Artwork created for U.S. Postal Service lobbies in the 1930s and 1940s was celebrated last week with the issuance of the Post Office Murals Forever stamps. The U.S. Postal Service dedicated the stamps during a first-day-of-issue ceremony at the Piggott Main Post Office in Piggott, AR.
“Scores of wonderful murals illuminate Post Office lobbies across the nation, and these stamps help celebrate them as American treasures,” said Pat Mendonca, U.S. Postal Service Senior Director, Office of the Postmaster General and Chief Executive Officer, who dedicated the stamps.
“The magnificent Air Mail mural, by Daniel Rhodes, located here at the Piggott Post Office, shows a local letter carrier helping pilots load bags of mail onto their plane. The mural represents postal employees’ commitment to serving our customers and communities across the United States. And that commitment to service continues today,” added Mendonca.
The origin of Post Office murals can be traced back to 1933. That year, in a letter to longtime acquaintance President Franklin D. Roosevelt, artist George Biddle suggested that the U.S. government should commission artists in need of work to enliven the walls of public buildings. Later that year, perhaps spurred by Biddle’s plea, the Roosevelt administration established the Public Works of Art Project (PWAP). Funded by the Civil Works Administration and overseen by the Department of the Treasury, the New Deal program led to the hiring of more than 3,700 artists.
Under PWAP leader Edward Bruce, the artists were encouraged to depict an American scene, a style of painting that eschewed modern trends and focused on the idealized portrayal of daily life in America. In less than a year, the artists created thousands of murals, stand-alone paintings, and sculptures.
Following the expiration of the PWAP in 1934, the U.S. Treasury formed the Section of Painting and Sculpture. Eventually renamed the Section of Fine Arts, the Bruce-helmed initiative sought to brighten newly built Post Office locations and federal buildings. From 1934 through 1943, the Section commissioned more than 1,000 murals. From 1935 through 1939, the Treasury Relief Art Project also funded a small number of murals at existing Post Offices. The buildings were some of the country’s most widely trafficked public spaces, which meant many people could enjoy the murals as they passed through the lobbies.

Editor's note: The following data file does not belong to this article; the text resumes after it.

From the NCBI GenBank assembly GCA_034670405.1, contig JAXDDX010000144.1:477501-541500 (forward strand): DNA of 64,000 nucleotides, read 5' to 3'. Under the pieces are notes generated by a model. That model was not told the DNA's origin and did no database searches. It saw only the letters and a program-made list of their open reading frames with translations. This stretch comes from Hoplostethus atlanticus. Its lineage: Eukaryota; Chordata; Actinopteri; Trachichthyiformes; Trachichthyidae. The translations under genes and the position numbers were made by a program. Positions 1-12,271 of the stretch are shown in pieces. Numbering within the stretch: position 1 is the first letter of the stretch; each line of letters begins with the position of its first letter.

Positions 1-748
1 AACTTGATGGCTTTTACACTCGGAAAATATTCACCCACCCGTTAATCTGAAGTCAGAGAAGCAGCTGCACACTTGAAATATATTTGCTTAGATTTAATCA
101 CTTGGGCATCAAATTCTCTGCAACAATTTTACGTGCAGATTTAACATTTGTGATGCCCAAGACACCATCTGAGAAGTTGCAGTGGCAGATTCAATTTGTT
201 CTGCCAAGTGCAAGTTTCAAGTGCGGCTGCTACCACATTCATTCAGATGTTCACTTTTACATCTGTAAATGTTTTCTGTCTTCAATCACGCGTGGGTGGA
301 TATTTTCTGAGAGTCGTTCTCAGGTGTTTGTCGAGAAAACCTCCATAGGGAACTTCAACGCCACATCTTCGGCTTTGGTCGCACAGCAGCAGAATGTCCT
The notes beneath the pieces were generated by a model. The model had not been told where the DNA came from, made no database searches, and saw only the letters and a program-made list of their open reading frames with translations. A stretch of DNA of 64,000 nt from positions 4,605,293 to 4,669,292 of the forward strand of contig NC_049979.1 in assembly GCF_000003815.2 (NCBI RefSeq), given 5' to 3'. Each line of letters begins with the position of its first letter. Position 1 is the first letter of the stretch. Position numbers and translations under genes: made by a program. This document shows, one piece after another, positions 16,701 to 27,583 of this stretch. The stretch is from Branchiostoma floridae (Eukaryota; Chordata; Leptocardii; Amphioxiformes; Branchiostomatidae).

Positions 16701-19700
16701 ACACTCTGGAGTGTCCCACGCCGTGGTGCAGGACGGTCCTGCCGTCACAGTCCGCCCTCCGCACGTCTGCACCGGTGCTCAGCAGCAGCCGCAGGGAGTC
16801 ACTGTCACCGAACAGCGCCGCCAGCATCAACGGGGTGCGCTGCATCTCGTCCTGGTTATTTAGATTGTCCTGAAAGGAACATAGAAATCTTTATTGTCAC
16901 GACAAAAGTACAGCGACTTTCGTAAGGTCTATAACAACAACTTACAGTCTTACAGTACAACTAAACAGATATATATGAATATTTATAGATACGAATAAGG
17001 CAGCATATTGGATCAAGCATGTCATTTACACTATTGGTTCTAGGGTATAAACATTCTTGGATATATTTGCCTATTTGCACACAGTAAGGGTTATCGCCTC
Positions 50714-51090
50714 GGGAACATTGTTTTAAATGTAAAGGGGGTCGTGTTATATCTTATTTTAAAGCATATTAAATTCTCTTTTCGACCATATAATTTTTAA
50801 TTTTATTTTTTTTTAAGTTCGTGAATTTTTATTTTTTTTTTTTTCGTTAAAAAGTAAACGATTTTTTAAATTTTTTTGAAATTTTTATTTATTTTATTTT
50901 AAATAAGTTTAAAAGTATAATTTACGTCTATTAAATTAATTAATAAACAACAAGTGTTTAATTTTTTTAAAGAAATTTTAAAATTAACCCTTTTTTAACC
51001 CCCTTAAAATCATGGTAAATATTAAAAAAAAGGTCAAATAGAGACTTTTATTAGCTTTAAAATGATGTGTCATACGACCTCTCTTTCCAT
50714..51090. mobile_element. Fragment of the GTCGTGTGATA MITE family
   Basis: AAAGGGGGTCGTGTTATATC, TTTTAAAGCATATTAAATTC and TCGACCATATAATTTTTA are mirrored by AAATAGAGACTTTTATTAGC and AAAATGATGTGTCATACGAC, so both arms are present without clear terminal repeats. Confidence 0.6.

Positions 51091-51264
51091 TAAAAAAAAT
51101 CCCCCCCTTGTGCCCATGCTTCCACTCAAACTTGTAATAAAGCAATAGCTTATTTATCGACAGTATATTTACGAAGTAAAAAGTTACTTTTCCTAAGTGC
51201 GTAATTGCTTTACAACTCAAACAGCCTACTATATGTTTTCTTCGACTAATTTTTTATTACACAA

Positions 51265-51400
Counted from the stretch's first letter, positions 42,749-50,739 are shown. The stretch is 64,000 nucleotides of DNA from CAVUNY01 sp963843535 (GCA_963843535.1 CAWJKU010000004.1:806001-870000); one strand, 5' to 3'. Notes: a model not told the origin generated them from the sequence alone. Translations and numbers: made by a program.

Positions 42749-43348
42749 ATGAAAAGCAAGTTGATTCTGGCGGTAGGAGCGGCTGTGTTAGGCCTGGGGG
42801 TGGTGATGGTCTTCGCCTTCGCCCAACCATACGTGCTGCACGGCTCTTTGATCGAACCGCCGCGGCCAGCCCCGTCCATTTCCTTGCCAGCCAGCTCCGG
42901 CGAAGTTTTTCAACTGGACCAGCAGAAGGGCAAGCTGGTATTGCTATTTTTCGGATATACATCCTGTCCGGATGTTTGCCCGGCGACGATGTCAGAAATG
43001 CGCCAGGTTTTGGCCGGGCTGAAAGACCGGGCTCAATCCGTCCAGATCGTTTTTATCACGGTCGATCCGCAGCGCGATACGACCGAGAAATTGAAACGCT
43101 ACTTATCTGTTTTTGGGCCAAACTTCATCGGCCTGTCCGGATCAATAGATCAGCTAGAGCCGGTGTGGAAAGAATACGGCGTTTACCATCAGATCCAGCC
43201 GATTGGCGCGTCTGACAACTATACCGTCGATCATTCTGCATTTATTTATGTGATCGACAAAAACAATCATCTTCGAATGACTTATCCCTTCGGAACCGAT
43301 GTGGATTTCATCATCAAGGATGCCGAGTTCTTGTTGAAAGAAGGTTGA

The Section of Fine Arts folded during World War II, but not before commissioning murals for Post Office locations in all 50 states, the District of Columbia, Puerto Rico, and the U.S. Virgin Islands.
Joining Mendonca in the ceremony was Piggott Postmaster Stephanie N. Jett, Piggott Mayor Travis Williams, Arkansas Parks and Recreation Chairman John Gill and Piggott Elementary School student Brooklyn Harmon. Also joining in the ceremony was Aaron Rhodes, the son of Daniel Rhodes, the artist who painted the “Air Mail” mural inside the Piggott Post Office.
“My father’s artistic energies found expression in a variety of forms over the course of his career and his Works Progress Administration sponsored murals were his foundation,” said Aaron Rhodes. “His murals depict people like those he knew and identified with growing up in a small midwestern community and were a bridge to his future as a ceramic artist, teacher and author.”
Each of the pane’s 10 stamps features a detail of one of five unique murals:
“Kiowas Moving Camp” (1936)
One of the Kiowa Six, a group of 20th-century Native-American artists hailing from Oklahoma, Stephen Mopope (1899–1974) designed a multi-part mural depicting Plains Indian life. Mopope and Kiowa Six artists James Auchiah (1906–1974) and Spencer Asah (ca. 1906–1954) used tempera to paint 16 canvas panels, including “Kiowas Moving Camp.” They can be seen at the Anadarko Post Office in Oklahoma.
“Mountains and Yucca” (1937)
Deming, New Mexico
Painted in oil on canvas by Kenneth Miller Adams (1897–1966), “Mountains and Yucca” depicts Cookes Range, located in southwestern New Mexico just north of the Deming Post Office where the mural is displayed. This landscape is rendered in soft colors and features yucca shrubs and trees and other plant life.
The Section of Fine Arts commissioned artist Olive Rush (1873–1966) to create murals displayed at public buildings in Oklahoma, Colorado, and New Mexico, where she lived. Painted with tempera, “Antelope” features a herd of pronghorn, which are sometimes referred to as American antelope. The mural hangs in the lobby of the Florence Post Office in Colorado.
“Sugarloaf Mountain” (1940)
The work of Judson Smith (1880–1962) appears in Post Office locations in Upstate New York, Pennsylvania, and Maryland. Painted in oil on canvas, “Sugarloaf Mountain” depicts the small peak located near Frederick, Maryland. The Post Office in Rockville, Maryland, where the mural was initially installed is now a police station.
“Air Mail” (1941)
Daniel Rhodes (1911–1989) created murals that adorn public buildings and Post Office walls in the Midwest. Painted in oil on canvas, “Air Mail” depicts a letter carrier helping pilots load bags of mail onto their plane. The mural, which hangs in the lobby of the Piggott Post Office in Arkansas, is an ode to postal workers’ commitment to serving communities across the United States and beyond.
The Postal Service has committed to the upkeep of these classic paintings and currently has a federal preservation officer and historian to help maintain the beauty of the murals and also educate the public about their place in postal lore. Today, many of these works have been restored and remain on display.
Printed underneath each mural is the town or city and state in which the work of art is located. The words “Post Office Murals,” “Forever” and “USA” run along the bottom of the stamps. The stamp issuance includes two of each design. Art director Antonio Alcalá designed the stamps.